I should note, for the sake of my American friends, that this kind of escalation is not what would happen in any European country. And, sure, in some countries it would happen much faster, and they might just shoot you up front to get it over with. But in most Western countries, there's no system of automatically escalating violence used against regular citizens. If you really can't be moved, even after reasonable measures have been put into play, you'll obviously be giving a big problem to some kind of governmental agency. But that will most likely lead to a lot of talk and negotiations and thinking. It would be much more likely that they would move the whole street than for anybody to consider using deadly force.
This is a very current subject, as police forces all over the U.S. currently are using excessive violence on peaceful protesters that are guilty of no other offense than not moving when they're being asked to. They're beaten up, subjected to chemical weapons, acoustic weapons, their property is being destroyed, they're arrested for charges made up on the spot. And the consequences are only this "mild" because the police manages to drag these people away relatively easily, because they're unarmed and not actively resisting. If they actually were able to stand their ground more effectively, however non-violently and passively, they would be subjected to much higher degrees of violence and deaths would be inevitable.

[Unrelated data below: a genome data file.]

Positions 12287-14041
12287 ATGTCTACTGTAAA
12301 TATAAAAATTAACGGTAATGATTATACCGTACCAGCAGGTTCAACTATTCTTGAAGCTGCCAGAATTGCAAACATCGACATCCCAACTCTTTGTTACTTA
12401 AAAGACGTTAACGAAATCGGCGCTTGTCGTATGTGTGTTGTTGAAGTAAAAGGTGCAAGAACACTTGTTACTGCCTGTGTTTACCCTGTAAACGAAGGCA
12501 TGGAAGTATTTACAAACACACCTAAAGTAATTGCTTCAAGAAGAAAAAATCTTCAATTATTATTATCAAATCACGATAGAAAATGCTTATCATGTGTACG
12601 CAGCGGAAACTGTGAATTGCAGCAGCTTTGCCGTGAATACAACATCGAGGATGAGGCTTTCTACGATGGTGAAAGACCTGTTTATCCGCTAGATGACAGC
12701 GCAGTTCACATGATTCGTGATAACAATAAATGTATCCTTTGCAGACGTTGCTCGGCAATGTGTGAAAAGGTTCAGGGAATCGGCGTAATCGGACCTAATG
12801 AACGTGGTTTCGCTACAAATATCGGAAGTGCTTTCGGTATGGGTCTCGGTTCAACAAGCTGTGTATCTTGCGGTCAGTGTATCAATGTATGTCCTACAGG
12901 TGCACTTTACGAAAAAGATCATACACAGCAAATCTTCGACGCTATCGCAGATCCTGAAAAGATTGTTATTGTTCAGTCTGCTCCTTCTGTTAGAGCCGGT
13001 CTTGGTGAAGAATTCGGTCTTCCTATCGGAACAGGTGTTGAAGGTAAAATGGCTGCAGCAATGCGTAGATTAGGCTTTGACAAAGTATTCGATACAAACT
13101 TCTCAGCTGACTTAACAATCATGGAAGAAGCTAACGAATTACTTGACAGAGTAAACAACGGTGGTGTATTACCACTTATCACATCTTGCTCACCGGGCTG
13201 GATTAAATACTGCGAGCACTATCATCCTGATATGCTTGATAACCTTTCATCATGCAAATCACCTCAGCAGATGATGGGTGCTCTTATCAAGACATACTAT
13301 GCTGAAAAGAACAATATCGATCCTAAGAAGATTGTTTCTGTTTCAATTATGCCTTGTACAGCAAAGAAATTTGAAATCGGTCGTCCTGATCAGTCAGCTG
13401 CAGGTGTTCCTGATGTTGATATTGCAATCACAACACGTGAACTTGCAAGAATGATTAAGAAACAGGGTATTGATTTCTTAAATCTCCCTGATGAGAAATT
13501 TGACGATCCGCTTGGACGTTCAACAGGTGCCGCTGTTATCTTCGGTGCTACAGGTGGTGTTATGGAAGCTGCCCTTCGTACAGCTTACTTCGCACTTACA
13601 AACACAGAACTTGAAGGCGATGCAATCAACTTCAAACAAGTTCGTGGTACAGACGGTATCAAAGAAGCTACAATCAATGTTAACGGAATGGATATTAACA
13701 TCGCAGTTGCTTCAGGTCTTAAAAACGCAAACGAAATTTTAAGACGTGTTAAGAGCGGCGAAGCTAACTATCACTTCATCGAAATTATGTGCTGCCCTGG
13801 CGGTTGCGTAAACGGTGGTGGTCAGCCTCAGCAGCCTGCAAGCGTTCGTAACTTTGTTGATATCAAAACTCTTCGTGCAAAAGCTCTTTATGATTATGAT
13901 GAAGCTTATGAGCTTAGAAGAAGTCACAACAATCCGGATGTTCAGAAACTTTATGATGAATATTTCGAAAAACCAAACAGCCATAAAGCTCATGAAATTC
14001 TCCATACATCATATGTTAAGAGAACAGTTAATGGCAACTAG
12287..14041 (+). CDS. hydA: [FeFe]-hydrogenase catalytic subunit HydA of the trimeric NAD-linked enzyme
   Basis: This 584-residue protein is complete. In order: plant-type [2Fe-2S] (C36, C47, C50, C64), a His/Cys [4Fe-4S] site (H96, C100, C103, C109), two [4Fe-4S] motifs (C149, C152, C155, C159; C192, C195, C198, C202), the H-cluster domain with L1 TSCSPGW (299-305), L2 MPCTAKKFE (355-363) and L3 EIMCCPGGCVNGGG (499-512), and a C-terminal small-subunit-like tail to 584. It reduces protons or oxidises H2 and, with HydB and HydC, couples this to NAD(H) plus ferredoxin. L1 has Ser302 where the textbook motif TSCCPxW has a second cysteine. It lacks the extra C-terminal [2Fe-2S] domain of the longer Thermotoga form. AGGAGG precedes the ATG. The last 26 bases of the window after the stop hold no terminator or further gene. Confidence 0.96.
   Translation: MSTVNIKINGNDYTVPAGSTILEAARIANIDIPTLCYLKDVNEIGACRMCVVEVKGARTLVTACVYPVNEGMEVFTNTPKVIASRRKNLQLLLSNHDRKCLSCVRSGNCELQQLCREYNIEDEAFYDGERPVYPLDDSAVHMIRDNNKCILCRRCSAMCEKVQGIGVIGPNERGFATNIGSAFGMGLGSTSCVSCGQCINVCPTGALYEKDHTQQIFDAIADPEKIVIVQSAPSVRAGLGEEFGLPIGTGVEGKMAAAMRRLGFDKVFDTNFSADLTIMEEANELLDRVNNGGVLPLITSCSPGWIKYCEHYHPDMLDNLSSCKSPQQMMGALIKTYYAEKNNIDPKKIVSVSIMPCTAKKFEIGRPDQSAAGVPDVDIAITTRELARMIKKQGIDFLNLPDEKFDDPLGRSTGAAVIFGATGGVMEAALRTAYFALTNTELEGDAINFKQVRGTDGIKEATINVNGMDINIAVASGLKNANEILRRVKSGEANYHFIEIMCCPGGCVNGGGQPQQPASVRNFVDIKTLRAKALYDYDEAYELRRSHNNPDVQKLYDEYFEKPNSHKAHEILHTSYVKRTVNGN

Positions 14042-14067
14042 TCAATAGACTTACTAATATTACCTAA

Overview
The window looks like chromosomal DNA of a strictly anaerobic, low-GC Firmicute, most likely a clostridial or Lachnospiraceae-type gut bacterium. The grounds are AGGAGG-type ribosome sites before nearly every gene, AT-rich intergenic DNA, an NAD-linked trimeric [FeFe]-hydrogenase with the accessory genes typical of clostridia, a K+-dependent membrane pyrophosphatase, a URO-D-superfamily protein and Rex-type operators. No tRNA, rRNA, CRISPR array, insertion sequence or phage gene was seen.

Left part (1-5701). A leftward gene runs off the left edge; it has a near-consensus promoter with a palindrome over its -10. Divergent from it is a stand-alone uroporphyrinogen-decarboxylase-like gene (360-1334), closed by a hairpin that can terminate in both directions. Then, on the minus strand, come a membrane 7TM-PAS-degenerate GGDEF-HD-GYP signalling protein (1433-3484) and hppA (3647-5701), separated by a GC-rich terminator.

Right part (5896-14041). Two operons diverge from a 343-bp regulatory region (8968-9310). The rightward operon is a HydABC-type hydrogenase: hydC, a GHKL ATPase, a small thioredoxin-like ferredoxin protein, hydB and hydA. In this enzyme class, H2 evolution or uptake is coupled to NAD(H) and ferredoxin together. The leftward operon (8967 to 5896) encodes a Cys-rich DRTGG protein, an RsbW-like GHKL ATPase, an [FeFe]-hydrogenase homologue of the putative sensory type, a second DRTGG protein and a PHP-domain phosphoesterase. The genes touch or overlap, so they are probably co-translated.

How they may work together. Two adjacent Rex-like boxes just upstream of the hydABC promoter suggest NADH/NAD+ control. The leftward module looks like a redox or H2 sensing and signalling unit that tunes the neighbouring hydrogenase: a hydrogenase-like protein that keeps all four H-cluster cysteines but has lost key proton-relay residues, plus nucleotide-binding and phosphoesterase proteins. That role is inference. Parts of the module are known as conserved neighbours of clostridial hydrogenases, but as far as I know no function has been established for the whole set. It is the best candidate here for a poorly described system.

The point is that this is a very bad system. Not the specific laws and punishments. Not the particular local police chiefs. They might or might not be bad too, but the problem is the overall principle. The basic idea that there MUST be order, that people MUST do what they're told, and if they don't, an increasing and limitless amount of force will be applied to make them comply, even if the force is totally out of proportion to the initial offense.
Luckily, these things attract a lot of attention. No, not my fictitious parking violation. Police brutality against peaceful protesters attracts a lot of viewers in a variety of media. A woman being stoned for adultery in Afghanistan, that easily attracts international attention as well. The world is indeed watching. Lots of people still think that the victims of such brutalities should just have "done what they were supposed to". But a growing number of people think otherwise. If clear attention is focused on the central model that is at fault, it can be changed.
[ Culture | 2011-11-20 23:39 | | PermaLink ] More >
|Saturday, November 19, 2011|| |